Ice skating is a hot topic right now, not just because of the Winter Olympics taking place right now in PyeongChang, but also because of Tonya Harding’s biopic I, Tonya (by Craig Gillespie, also out in cinemas in February 23rd). The Ice King is a different project: it’s the portrait of an extremely talented and deserving champion and his untimely death!
After the interesting 4-part BBC series The Human Face, James Erskine directs this documentary describing the rise to fame and the troubled life of British figure skater John Curry. Through interviews, letters and friends’ testimonies, we explore Curry’s unconditional love for ice skating, and how he was forced to face his inner demons. Curry changed the course of this sport: with his talent, he impressed judges and infused unparalleled artistry into a hitherto mostly technical sport.
After he won first gold during the 1976 Innsbruck Winter Olympics, he became an admired and valued ice-skater. Curry’s story is not only about skating, but a fat more complex psychology. He was the first openly gay Olympian in a historical period that wasn’t particularly supportive of sexual diversity. With a sharp writing and an emotional construction, Erskine uses Curry’s photos and performance footage in order to create an empathic connection between the viewer and the protagonist. John is rebellious in every aspect of his life: he battles against bullying and prejudice, he uses his body as an expression of his art, but also tool for exploration in sex clubs, confronting violence and taboos.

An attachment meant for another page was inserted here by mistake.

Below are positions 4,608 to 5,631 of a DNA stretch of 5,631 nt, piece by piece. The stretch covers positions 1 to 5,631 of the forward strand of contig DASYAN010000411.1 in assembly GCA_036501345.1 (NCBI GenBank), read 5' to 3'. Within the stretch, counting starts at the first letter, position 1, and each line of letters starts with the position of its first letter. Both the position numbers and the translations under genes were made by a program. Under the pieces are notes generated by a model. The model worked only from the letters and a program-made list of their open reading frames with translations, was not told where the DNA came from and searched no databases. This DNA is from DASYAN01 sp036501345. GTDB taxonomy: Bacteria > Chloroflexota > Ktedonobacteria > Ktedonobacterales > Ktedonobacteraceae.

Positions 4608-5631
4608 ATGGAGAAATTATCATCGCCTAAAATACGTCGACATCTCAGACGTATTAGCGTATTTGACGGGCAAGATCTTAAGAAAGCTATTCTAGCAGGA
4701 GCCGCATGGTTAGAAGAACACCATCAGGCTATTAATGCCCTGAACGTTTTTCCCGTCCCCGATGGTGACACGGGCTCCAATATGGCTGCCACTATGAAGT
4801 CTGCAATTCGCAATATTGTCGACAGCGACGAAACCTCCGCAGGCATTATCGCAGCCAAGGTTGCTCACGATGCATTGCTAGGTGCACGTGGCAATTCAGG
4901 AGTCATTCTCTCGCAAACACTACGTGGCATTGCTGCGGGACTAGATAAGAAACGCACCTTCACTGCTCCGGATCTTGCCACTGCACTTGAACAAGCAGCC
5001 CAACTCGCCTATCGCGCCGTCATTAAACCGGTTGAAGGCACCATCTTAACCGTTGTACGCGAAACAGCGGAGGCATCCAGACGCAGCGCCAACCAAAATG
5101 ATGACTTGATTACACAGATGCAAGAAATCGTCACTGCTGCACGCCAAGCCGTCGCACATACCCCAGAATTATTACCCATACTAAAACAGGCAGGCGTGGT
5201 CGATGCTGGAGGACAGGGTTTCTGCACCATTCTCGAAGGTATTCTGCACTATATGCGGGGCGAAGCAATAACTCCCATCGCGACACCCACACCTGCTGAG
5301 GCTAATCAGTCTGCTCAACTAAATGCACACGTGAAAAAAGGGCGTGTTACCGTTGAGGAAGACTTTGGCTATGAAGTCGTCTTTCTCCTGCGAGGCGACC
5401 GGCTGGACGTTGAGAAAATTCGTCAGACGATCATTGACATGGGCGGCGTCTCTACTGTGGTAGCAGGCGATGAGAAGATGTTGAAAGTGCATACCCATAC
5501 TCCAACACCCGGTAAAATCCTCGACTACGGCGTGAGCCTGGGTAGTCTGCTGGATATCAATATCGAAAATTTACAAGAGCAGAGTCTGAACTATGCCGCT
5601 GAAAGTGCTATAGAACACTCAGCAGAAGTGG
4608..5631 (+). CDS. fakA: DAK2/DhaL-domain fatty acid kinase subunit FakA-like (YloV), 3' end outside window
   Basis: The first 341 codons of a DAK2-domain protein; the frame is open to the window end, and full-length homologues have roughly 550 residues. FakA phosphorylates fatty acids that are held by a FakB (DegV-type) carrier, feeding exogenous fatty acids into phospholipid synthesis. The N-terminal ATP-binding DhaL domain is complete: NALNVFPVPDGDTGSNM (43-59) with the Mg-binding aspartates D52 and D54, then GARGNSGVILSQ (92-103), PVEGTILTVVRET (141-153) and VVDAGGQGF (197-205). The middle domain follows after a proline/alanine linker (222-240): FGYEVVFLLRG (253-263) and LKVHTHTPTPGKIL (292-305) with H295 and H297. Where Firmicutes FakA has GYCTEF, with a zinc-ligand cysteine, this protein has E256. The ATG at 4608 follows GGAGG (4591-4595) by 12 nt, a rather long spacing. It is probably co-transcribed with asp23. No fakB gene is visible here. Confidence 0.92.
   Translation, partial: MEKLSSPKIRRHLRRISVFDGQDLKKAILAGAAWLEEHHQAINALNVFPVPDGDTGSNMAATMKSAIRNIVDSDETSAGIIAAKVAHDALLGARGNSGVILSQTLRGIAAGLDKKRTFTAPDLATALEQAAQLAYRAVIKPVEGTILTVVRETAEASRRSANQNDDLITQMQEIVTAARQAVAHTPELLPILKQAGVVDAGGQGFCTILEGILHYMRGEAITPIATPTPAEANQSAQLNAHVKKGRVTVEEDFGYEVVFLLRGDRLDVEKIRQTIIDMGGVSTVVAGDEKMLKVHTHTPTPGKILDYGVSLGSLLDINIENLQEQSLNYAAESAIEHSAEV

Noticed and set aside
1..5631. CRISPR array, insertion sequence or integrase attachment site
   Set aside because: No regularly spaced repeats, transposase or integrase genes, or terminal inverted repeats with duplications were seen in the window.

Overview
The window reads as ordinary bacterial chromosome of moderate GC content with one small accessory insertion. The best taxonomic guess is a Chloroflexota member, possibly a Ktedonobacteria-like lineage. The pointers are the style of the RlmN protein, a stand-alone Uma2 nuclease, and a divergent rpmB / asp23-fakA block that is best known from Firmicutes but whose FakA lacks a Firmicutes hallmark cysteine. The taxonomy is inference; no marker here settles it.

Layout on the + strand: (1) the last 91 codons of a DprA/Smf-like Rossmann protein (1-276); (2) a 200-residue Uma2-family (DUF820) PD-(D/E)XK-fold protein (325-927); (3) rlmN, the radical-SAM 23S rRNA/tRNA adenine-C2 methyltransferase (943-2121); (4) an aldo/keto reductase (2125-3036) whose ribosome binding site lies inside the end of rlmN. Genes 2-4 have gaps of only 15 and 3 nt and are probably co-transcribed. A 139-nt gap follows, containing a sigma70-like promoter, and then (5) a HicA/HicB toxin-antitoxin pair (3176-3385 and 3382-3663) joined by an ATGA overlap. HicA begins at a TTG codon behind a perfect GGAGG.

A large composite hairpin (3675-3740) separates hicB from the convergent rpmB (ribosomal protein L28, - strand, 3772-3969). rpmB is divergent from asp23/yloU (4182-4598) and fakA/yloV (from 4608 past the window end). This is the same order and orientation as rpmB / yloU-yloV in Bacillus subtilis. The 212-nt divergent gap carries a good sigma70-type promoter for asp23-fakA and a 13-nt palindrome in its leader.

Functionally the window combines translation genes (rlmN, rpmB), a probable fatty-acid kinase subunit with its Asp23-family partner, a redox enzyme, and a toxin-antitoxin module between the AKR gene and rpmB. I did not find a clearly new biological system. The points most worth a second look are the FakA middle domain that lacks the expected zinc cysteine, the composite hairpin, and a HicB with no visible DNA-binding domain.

John Curry died at the age of just 44 in 1991, after being diagnosed with HIV. The last part of the movie deals with the difficult period as he grappled with the then lethal disease. Many of his friends were also infected with the virus. This tragic event leads to one of the most poignant moments of the documentary: how he reacted to this profound change.
He decided to spend the last years with his mother, with whom he was able to find again serenity and peace. In the last minutes, through a voice-over, we can hear a touching letter he sent to his friend Cathy: “I am not traumatised, I think, and inside I am peaceful. I love being home again. I have an extraordinary life by any standards. I have met great success and happiness and at times the reverse.” Through a new-found peace, he enjoyed his last years far from the excesses and the spotlight.
All in all, this is a riveting portrait of a cultural icon. It isn’t simply a register a professional career, but also a study of a troubled mind and tormented soul, and how Curry reconciled his personal history with historical events. It is an enjoyable journey through both sports, humanness and history.
The Ice King is out in cinemas on Friday, February 23rd.